Choosing the Right Elements

There are risks that employers do not wish to assume due to high and unpredictable costs - death and dismemberment claims, disability and travel health claims. These benefits are best provided through an insured program with one of the many insurers in the marketplace, providing employers and employees convenience and peace of mind.

Claims that occur most frequently in a benefit program are for medical and dental costs. Being more predictable, it can be argued that for health, dental, and even short term disability benefits, the “insurance” component is very small – one is only paying a fee to an insurance company to administer, adjudicate and pay the claims.

Using an ASO model for these claims, employers can save on the expense costs payable under an insured program and control the funding of these claims.

Though the majority of health claims are routine, individuals can develop severe medical conditions and become high claimers. Balancing risk and cost, employers can protect themselves from high health care costs by purchasing Stop Loss coverage.

A fully insured plan may not be the best solution for your employee benefit program.

Stop Loss

Stop Loss insurance provides your company catastrophic claim protection against large medical expenses in an ASO plan. Each time an insured’s annual claims exceed the limit your company chooses, the Stop Loss insurer pays the excess amounts – protecting the plan’s financial integrity.

The level of claims will, of course, vary by individual. In the example graph, insured #2 and #8 trigger the Stop Loss insurance. Amounts in excess of the firm's Stop Loss limit will be paid by the Stop Loss insurer, not the company.


Administrative Services Only (ASO) Myths

Is there a downside to Administrative Services Only (ASO) or self-funded plans? For a company with a solid understanding of how the plan works, many of the common myths about ASO plans are put to rest.

ASO plans put all the risk on the employer

A properly implemented ASO plan allows the employer to control the amount of risk they assume through the use of Stop Loss coverage.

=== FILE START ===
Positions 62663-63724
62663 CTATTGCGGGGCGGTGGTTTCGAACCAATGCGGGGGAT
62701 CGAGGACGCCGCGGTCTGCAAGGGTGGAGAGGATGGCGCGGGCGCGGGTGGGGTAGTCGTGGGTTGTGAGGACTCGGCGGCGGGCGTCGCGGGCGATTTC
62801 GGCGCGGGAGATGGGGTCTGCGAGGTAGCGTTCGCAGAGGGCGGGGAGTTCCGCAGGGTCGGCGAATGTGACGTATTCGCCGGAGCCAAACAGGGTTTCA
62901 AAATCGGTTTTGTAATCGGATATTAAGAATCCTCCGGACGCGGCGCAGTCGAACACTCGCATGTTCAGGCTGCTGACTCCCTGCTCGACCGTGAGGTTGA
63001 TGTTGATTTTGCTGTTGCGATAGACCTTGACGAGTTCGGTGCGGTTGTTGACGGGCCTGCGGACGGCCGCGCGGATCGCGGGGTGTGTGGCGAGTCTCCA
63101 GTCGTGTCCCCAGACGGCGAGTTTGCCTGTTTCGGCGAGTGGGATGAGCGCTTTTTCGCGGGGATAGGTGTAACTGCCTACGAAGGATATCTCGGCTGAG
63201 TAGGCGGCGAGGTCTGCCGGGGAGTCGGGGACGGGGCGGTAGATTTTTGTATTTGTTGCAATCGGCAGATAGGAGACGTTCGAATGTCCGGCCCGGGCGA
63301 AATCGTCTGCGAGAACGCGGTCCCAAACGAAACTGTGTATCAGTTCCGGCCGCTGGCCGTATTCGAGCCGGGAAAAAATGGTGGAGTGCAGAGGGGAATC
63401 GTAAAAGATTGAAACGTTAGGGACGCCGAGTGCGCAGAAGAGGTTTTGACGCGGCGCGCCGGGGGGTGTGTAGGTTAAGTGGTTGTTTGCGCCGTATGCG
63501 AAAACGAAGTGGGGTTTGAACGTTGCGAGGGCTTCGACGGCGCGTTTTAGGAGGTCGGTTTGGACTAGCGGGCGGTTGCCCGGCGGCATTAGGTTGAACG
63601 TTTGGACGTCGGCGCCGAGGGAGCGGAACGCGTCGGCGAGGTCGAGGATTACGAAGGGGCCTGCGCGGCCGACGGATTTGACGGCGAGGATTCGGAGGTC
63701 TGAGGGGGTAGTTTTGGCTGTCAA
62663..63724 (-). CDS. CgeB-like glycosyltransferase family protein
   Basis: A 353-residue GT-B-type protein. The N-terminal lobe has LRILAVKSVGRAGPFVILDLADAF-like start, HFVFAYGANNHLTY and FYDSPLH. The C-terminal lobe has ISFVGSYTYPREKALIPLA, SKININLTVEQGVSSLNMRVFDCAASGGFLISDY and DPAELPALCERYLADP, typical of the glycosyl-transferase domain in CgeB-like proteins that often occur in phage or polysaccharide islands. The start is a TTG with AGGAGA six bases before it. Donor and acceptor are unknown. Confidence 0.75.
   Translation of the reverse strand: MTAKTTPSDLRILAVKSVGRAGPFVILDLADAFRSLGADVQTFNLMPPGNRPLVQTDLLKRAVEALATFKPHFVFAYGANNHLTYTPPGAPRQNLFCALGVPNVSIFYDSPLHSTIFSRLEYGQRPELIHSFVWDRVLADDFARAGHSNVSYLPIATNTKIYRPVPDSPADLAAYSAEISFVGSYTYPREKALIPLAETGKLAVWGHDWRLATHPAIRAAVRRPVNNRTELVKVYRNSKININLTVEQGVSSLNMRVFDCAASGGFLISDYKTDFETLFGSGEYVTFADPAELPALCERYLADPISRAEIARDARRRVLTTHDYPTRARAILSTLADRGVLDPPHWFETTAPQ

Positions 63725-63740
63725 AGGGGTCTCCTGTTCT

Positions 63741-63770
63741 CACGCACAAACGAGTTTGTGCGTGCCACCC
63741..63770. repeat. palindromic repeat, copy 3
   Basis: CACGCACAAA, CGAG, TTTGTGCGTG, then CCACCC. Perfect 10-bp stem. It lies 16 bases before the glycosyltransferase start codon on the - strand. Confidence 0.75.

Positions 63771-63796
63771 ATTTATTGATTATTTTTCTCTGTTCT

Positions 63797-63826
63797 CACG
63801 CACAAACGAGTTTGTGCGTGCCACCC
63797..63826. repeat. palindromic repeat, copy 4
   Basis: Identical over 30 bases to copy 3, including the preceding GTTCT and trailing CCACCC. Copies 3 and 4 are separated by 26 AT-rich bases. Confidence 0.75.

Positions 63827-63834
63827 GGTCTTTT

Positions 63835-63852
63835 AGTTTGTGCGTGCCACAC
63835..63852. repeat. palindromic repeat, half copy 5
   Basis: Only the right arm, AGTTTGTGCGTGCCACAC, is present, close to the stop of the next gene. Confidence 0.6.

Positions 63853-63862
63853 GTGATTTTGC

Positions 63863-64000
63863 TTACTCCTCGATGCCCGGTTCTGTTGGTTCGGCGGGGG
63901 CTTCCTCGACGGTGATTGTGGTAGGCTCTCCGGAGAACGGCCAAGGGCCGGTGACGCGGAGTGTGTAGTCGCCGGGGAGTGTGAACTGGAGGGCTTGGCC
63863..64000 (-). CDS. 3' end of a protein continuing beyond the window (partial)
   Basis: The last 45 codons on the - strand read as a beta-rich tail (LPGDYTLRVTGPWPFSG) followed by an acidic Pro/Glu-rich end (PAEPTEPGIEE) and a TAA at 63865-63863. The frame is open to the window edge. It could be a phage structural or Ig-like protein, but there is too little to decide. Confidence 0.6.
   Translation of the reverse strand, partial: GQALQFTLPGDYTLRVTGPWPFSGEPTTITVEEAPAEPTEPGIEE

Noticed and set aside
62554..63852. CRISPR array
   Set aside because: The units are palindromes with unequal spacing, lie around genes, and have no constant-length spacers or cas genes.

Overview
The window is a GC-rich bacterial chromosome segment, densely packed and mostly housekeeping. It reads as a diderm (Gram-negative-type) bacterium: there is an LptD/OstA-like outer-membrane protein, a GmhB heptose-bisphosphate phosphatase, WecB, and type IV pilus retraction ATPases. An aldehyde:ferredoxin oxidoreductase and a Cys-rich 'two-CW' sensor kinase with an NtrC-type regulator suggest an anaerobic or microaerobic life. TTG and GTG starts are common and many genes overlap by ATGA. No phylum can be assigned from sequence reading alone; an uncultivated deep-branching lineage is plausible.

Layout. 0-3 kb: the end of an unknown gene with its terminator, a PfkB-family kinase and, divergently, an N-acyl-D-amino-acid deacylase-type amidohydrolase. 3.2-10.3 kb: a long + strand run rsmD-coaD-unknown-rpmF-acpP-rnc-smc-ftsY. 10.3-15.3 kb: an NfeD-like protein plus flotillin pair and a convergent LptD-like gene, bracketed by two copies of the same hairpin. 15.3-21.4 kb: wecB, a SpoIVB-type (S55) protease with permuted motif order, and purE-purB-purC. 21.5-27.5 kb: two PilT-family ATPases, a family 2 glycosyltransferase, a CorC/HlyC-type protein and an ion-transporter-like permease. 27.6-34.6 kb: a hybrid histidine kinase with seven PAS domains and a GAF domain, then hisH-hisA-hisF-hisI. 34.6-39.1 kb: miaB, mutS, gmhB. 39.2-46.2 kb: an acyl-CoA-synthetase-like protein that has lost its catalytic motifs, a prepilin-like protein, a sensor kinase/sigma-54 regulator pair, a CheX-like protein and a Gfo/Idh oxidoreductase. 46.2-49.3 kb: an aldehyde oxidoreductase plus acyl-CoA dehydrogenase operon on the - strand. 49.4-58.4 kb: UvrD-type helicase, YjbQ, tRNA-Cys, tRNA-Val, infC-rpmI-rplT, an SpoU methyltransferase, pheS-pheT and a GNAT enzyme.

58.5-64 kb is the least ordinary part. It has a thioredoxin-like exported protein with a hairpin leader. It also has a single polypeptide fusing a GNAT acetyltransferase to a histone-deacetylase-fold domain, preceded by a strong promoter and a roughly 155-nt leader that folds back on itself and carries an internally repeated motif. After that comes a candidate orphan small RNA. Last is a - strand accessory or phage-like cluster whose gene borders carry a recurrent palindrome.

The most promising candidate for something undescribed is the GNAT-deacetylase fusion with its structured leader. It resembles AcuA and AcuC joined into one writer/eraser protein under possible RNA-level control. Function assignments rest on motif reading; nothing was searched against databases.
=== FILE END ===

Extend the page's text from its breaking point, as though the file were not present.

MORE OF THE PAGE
ASO is only for large companies

The economics of ASO plans for groups does not change with the size of group. With an appropriate level of Stop Loss coverage, ASO plans work for any size firm.

Higher claims means ASO costs more

Poor experience may mean higher costs whether the plan is insured or on an ASO basis. However, the same benefits will still cost less in an ASO plan as you are not paying for profit, risk charges, high trend factors and reserve charges in addition to the insurance coverage.

As is the case in many financial decisions, employers looking at ASO plans need to examine the concept with a long term view (normally on a three-year basis).

Budgeting an ASO plan is difficult

Prior claims experience is an excellent indicator of your future financial commitments, and Stop Loss coverage will limit risk to a definable level for potential catastrophic claims. Belton Boisselle advisors can help you establish funding levels (for budgeting purposes or cost sharing arrangements) based on the plan designs chosen. There are many different ways to fund an ASO plan including on a pure basis (pay as claims occur) or on a Budgeted ASO basis (remit deposits each month like an insured plan and review financial results annually).

ASO plans provides less comprehensive coverage

An ASO plan provides the exact same benefits to employees as an insured plan, with the only real difference being the way the employer pays for or funds the plan. With the potential cost savings afforded by changing your plan to a self-funded apprach, it could be argued that benefits could be enhanced for plan members for the same net cost!